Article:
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11 Community Outreach Strategies for Coworking Spaces


It’s hard to imagine there are people who don’t know what coworking is.

For those of us who talk about coworking all day every day and have witnessed its growth from a small movement into a global industry, it seems like shared workspace is all the rage across numerous sectors.

And it is.

But what about the people who actually join coworking spaces? Are they inundated with news about the industry’s growth and projections? Are they swimming in information about how valuable coworking can be? Are they watching with amazement all the virtual coworking projects popping up? Are they regularly served up insider tips for launching and growing a company in a shared space?

Not so much.

Your target market is likely sitting at their kitchen table or makeshift home office right now, wondering how they’re going to get through another week of working from home and how long they have to keep doing it.

Your job is to get in front of those people and show them how amazing your space and community are—to convince them that the value they’ll get from becoming a member far outweighs the membership fee.

Your job is to educate them about coworking.

One of the best ways to do that is through community outreach. By leveraging the reach of aligned organizations in your town, you amplify your own marketing message exponentially.

A potential member may not be Googling around for the phrase “dedicated desk in Santa Fe,” but they very may well be searching for resources for small businesses, mentors for entrepreneurs, meetups for developers etc.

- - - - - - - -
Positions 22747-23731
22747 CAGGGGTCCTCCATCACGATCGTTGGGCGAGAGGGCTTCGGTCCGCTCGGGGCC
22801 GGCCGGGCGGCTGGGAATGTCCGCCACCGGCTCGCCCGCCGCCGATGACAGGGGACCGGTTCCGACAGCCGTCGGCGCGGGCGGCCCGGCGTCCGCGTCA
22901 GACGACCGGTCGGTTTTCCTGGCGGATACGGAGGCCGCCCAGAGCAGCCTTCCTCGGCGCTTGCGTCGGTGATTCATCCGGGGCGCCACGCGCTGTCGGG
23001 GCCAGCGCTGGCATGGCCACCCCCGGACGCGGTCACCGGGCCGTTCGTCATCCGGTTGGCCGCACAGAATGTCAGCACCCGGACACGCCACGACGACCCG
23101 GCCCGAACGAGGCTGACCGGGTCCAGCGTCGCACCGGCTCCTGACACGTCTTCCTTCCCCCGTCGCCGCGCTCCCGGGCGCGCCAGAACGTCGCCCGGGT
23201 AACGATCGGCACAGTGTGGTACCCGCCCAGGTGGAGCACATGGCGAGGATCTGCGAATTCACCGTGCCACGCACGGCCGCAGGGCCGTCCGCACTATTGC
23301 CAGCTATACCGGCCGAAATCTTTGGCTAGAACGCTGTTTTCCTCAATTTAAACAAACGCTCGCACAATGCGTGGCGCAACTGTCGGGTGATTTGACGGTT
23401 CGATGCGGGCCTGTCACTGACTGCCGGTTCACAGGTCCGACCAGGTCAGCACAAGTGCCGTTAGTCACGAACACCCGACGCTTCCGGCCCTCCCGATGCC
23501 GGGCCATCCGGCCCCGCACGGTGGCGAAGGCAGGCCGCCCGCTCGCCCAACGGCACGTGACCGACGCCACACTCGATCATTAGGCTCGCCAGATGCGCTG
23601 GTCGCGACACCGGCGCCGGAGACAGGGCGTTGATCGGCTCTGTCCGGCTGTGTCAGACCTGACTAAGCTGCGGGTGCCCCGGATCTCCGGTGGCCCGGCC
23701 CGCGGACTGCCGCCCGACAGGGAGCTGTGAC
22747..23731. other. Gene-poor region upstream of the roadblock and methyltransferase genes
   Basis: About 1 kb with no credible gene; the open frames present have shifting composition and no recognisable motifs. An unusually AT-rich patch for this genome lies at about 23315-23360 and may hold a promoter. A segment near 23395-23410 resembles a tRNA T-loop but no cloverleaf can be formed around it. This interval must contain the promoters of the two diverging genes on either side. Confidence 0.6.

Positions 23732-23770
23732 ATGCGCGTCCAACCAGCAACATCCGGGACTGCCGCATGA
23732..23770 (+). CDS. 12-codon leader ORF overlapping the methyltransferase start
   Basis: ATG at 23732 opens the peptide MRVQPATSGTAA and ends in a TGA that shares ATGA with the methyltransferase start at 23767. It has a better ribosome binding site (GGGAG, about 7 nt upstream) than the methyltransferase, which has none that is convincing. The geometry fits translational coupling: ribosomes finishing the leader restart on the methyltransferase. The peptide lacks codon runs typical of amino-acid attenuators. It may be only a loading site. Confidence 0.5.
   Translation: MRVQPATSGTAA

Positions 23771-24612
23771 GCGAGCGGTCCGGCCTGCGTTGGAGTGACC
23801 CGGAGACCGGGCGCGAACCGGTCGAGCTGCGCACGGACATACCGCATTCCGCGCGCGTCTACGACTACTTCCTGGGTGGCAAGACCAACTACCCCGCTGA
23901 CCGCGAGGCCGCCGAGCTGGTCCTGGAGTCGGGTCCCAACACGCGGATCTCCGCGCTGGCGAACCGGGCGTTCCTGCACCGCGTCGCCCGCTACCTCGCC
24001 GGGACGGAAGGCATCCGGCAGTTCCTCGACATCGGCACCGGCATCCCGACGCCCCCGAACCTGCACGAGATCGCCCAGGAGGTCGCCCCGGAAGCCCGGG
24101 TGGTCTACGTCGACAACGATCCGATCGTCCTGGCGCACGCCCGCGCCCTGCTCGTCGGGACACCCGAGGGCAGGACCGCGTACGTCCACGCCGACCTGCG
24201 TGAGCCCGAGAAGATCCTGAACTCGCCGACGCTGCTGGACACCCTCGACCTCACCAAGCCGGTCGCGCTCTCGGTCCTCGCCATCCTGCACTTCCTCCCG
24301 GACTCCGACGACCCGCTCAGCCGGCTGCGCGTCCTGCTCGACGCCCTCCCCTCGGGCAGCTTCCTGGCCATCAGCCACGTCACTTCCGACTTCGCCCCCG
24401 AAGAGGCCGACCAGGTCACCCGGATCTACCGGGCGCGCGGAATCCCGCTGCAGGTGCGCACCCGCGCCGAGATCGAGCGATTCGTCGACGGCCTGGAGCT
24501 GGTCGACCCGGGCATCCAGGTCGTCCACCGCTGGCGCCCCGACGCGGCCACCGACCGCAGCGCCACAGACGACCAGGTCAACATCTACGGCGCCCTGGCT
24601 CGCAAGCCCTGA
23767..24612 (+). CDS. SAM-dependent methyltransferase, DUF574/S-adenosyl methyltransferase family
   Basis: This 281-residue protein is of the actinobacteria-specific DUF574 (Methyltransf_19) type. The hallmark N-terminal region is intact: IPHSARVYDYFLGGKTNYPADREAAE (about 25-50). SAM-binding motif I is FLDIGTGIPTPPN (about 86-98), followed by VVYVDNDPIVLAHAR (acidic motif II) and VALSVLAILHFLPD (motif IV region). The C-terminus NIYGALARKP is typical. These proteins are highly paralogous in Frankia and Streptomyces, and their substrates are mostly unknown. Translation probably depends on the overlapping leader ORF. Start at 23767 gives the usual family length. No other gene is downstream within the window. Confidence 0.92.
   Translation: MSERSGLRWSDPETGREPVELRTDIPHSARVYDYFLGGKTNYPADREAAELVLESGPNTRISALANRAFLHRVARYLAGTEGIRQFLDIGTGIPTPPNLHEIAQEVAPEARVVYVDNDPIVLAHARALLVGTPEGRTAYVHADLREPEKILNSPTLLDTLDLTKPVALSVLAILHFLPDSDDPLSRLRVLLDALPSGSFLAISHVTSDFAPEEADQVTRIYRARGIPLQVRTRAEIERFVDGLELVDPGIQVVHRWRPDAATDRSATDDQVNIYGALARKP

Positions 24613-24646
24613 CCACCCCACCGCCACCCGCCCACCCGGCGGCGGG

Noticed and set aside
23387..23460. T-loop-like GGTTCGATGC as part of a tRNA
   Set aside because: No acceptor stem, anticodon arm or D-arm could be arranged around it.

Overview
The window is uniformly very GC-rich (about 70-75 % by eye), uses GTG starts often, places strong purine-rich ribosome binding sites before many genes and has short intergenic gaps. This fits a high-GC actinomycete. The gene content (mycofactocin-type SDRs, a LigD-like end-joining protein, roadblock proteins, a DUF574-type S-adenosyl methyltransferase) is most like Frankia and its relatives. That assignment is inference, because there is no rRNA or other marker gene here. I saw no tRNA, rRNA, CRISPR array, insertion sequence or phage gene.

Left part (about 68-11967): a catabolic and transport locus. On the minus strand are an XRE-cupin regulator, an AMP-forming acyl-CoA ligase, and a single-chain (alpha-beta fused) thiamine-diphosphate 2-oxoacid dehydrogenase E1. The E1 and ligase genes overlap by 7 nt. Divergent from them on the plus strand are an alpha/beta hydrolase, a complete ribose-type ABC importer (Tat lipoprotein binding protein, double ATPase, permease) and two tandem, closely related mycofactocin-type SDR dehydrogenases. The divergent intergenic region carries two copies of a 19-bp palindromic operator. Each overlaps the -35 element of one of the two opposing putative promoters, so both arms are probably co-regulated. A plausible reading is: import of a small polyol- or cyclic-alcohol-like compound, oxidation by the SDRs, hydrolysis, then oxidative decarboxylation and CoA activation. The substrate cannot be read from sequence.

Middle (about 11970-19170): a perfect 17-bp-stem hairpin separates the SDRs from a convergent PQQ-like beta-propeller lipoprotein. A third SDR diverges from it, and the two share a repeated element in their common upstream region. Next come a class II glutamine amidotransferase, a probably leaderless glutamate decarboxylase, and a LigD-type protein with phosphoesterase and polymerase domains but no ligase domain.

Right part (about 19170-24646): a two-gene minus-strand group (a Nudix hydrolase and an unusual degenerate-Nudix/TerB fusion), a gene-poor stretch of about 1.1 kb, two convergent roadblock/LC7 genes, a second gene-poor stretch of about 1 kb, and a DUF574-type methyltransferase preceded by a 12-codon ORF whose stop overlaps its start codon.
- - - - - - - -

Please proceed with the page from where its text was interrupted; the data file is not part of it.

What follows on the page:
Here are 11 community outreach strategies to harness the power of your local resources to attract your target market.

1. Small Business Development Center (SBDC)

Your local SBDC likely aligns nicely with your coworking market. SBDC offers support to small business owners, including help securing loans. They may also offer programming, content events and mentors. Align yourself closely with this organization and find ways to partner throughout the year.

2. Downtown Association

If you’re in a downtown location, your local association may offer deals and host events. You can leverage these to get the word out about your space and invite people in for tours. Downtown associations also provide networking opportunities to connect with your neighbors. These may lead to partnerships, sponsorships or joint marketing efforts.

3. Neighborhood Business Organization

Your neighborhood business organization may have a newsletter, blog or publication. These are nice platforms to tell the story of your space and community and educate your neighbors about coworking and your offerings. As with the downtown association, neighborhood business organizations also help you grow your local network of business owners.

4. Meetup Communities

While most in-person gatherings are on-hold, plenty of meetup groups have switched to virtual gatherings. Research the meetups in your town to find those aligned with your market. Here are some good places to start: tech meetups, women in business meetups, startup founder meetups, entrepreneur meetups, designer meetups, developer meetups, marketer meetups, writer meetups, home-based business meetups, women in tech meetups, attorney meetups, retired professionals meetups etc.